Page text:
- Australian home prices are regarded as being among the most expensive in the world according to a variety of metrics.
- Researchers at the RBA suggest lower interest rates largely explain why home prices boomed earlier this decade.
- Population growth was also deemed to be a factor, although not as large.
- Financial markets and an increasing number of economists believe the RBA will cut Australia’s cash rate again this year.
Australian home prices are regarded as being among the most expensive in the world according to a variety of metrics, having soared since the GFC.
Much of the growth has been concentrated in Sydney and Melbourne — the largest and most expensive capital city housing markets in the country — where median prices near-doubled in less than a decade.
It’s meant that many younger Australians have been effectively locked out from these markets
According to new modelling from researchers at the Reserve Bank of Australia (RBA), rather than supply and demand for housing, falling interest rates has been the chief catalyst behind the recent surge in prices.
“We build an empirical model of the Australian housing market that quantifies interrelationships between construction, vacancies, rents and prices,” said Trent Saunders and Peter Tulip, researchers at the RBA, in a note released today.
“We find that low interest rates — partly reflecting lower world long-term rates — explain much of the rapid growth in housing prices and construction over the past few years.”
This chart from the RBA shows what its housing model suggests would have occurred should Australia’s cash rate not have fallen from 4.75% back in late 2010 to 1.5% today.
The model results are presented in blue with actual outcomes shown in maroon.
Without the reduction in interest rates, the model suggests Australia’s dwelling price to income ratio would have been substantially lower than where it is today.
The housing building boom seen in recent years would also not have been anywhere near as big, reflecting that higher prices and lower borrowing costs prompted a supply response from developers.
“The model estimates that the reduction in real interest rates (actual interest rates, less inflation) accounts for most of the subsequent boom in dwelling prices and a large part of the boom in dwelling investment,” said researchers Trent Saunders and Peter Tulip.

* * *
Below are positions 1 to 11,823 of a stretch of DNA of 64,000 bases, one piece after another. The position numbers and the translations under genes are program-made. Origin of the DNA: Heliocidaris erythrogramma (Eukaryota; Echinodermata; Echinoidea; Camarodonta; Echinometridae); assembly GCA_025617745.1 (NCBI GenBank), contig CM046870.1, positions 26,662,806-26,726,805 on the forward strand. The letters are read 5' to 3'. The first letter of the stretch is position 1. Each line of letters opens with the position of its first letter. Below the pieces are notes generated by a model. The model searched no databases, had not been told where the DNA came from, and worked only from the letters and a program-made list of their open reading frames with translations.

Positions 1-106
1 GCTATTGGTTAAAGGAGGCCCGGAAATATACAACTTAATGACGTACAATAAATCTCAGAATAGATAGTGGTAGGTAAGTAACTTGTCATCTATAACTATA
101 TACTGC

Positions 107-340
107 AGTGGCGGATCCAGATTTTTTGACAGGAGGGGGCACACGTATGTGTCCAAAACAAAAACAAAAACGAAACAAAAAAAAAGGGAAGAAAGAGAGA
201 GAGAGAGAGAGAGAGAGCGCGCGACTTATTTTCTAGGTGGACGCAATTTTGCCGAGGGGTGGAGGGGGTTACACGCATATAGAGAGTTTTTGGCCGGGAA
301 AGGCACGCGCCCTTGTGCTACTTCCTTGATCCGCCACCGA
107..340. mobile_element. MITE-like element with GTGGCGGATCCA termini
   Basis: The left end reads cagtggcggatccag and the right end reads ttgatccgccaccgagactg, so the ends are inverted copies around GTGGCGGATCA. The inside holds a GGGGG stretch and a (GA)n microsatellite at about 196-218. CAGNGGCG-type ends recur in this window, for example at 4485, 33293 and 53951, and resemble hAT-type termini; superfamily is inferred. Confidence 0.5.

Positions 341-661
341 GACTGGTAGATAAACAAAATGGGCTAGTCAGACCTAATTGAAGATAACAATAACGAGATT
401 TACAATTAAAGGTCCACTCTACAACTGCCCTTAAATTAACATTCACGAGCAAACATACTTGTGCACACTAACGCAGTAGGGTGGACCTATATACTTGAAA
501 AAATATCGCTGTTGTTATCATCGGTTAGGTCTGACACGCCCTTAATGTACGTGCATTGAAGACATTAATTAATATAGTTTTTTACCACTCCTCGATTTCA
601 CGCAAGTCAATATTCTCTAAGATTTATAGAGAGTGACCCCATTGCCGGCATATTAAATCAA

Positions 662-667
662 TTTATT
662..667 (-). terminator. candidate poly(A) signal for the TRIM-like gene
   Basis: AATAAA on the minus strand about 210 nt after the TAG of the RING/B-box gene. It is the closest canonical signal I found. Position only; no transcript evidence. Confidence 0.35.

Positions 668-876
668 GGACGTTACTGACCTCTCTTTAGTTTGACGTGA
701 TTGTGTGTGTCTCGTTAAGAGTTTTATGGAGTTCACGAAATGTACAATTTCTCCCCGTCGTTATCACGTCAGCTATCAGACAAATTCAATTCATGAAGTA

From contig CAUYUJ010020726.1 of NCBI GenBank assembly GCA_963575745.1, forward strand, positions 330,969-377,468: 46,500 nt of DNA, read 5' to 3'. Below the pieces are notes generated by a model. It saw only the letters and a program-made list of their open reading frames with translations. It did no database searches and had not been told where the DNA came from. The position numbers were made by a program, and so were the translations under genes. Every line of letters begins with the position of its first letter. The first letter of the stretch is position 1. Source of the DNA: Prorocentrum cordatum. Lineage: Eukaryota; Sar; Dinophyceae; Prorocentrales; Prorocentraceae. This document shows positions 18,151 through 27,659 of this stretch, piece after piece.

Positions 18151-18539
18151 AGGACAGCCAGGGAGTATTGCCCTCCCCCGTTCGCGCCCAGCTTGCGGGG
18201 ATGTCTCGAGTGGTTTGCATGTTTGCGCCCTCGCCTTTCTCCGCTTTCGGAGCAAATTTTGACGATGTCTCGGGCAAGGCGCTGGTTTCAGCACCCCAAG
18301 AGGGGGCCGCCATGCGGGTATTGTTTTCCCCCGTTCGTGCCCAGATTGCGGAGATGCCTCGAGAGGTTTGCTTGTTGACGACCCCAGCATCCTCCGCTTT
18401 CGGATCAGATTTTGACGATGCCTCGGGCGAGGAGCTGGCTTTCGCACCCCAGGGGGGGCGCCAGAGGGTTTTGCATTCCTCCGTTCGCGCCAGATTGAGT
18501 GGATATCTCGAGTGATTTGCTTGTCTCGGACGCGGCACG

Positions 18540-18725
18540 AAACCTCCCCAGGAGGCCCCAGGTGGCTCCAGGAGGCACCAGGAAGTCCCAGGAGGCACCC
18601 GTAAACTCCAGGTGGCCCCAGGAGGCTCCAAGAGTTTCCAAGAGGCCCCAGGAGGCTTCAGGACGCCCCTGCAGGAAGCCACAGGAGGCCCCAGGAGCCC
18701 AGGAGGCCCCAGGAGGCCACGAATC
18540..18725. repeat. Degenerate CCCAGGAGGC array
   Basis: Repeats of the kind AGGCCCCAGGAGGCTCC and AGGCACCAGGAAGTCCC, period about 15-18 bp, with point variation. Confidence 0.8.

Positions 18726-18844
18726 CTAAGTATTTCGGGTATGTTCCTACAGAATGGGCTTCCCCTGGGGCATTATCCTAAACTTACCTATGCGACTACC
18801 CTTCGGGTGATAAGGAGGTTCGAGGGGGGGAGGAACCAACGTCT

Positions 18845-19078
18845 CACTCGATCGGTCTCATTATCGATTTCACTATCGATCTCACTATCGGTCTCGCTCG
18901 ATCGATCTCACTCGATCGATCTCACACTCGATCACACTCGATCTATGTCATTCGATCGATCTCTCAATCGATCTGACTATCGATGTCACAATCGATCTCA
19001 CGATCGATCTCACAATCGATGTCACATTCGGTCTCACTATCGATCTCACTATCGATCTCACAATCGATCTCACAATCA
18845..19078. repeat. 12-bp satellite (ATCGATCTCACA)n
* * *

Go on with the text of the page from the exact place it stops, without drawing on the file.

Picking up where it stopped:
“The increase in housing supply boosts the vacancy rate and reduces rents.
“However, these effects are offset by the effect of higher income, with neither the vacancy rate nor rents being much changed on net.”
Outside of interest rates, the model suggests that faster population growth, primarily reflecting strong growth in immigration, has also contributed to a a higher dwelling price to income ratio than what would otherwise been the case, although not to the same degree as the reduction in interest rates.
Only growth in real rental costs, those less than inflation, would have been substantially slower over the past few years, according to the model. Lower interest rates, not stronger demand from faster population growth, were largely behind the latest run-up in prices.
The scenarios presented are hypothetical in nature, aiming to assess what would have happened should interest rates remain steady.
Interest rates were cut for a reason over this period: the global economy was sluggish, Australian unemployment was elevated and inflation remained entrenched below the RBA’s target, a scenario that saw the RBA take action to help reverse those trends, at least from a domestic perspective.
While Australia’s unemployment rate has fallen to the lowest level since 2011, Australia’s economy slowed sharply in the second half of last year. Inflation also remains below the RBA’s target by some margin, helping to explain why an increasing number of economists, and those in financial markets, believe the RBA will have to cut Australia’s cash rate again this year.
Should the RBA reduce interest rates again — something that will likely be determined by what happens in Australia’s jobs market in the period ahead — it’s likely there’ll be plenty of speculation that home prices may start to lift again.
While the RBA analysis suggests that’s a risk, with the introduction of tougher lending standards towards household expenses and outstanding debt held by individual borrowers, whether a further cut in the cash rate will see prices lift by any meaningful degree is highly uncertain, at least in the near-to-medium term.
Like the outlook for the cash rate, it’s likely that job market conditions will play a key role in determining what will happen next for prices.